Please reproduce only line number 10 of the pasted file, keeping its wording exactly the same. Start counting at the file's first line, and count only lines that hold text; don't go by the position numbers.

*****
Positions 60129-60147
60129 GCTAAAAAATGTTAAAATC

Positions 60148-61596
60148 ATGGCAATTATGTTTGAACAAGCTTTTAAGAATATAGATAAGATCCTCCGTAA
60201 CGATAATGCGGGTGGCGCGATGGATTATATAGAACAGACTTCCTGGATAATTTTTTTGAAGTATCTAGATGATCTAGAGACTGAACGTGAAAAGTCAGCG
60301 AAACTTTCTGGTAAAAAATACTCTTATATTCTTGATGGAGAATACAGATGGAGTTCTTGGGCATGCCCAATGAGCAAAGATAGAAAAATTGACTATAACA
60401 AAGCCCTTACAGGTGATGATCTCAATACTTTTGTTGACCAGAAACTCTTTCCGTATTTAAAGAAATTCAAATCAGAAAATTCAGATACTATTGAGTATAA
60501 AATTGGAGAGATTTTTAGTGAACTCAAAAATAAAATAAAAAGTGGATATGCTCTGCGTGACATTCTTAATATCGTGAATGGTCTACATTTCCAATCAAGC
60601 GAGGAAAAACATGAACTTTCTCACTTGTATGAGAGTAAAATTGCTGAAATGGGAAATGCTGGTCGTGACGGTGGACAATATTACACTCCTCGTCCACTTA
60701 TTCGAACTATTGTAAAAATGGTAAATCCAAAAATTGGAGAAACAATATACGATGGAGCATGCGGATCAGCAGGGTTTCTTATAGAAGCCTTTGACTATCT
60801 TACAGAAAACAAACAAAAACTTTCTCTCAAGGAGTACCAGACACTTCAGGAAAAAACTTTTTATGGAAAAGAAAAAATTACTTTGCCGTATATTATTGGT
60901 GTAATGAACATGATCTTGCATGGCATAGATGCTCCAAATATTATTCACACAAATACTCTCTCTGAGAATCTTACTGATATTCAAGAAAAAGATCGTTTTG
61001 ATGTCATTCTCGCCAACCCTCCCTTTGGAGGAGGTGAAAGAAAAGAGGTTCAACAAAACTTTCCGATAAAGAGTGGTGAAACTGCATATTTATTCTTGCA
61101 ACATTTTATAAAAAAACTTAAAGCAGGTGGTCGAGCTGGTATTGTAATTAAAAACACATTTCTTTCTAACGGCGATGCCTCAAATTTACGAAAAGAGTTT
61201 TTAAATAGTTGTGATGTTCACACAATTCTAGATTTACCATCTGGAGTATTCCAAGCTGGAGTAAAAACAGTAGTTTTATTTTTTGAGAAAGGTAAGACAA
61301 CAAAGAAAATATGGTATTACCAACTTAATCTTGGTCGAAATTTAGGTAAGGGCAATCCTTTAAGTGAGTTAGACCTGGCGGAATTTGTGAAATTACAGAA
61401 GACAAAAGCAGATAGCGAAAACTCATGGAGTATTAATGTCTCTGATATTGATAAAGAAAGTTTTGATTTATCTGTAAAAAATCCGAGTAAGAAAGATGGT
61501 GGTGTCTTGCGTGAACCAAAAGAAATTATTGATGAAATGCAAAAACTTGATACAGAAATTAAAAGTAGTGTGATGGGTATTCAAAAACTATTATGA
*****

60701 TTCGAACTATTGTAAAAATGGTAAATCCAAAAATTGGAGAAACAATATACGATGGAGCATGCGGATCAGCAGGGTTTCTTATAGAAGCCTTTGACTATCT